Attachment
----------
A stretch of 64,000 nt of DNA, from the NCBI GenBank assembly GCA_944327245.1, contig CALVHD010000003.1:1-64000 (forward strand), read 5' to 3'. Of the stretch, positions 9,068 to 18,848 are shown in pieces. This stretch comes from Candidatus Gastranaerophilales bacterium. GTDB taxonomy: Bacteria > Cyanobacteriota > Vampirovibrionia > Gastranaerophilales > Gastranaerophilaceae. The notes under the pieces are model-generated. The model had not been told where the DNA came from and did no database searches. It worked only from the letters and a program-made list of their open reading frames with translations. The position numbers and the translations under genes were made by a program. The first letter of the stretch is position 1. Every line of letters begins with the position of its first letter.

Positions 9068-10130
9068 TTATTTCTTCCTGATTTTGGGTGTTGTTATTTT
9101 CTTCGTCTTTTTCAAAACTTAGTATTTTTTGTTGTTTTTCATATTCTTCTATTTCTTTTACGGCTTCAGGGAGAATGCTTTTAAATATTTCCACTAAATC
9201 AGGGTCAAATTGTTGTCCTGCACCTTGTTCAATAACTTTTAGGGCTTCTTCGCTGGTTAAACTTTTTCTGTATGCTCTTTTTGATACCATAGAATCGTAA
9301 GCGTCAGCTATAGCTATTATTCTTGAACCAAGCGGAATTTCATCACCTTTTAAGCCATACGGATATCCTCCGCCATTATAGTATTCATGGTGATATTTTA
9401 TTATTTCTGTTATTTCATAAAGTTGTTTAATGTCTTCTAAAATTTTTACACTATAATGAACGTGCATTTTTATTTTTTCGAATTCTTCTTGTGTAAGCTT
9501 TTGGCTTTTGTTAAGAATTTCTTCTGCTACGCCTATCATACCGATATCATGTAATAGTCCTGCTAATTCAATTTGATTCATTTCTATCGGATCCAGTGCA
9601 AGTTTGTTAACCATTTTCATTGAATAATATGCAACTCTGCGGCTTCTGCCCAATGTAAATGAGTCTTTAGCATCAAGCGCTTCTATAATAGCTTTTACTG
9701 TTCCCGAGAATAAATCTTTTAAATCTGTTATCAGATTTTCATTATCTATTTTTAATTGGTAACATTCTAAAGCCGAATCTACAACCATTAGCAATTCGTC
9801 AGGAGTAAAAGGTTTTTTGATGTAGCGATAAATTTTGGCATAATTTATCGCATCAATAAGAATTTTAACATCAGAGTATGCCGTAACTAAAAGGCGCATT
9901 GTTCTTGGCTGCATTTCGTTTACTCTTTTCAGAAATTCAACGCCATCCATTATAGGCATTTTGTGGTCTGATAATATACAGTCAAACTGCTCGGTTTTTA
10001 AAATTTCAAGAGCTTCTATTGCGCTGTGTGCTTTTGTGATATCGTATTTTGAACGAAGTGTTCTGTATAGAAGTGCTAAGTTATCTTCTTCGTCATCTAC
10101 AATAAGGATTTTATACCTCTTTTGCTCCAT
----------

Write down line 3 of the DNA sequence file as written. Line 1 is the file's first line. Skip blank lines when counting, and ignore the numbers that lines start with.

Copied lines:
9068 TTATTTCTTCCTGATTTTGGGTGTTGTTATTTT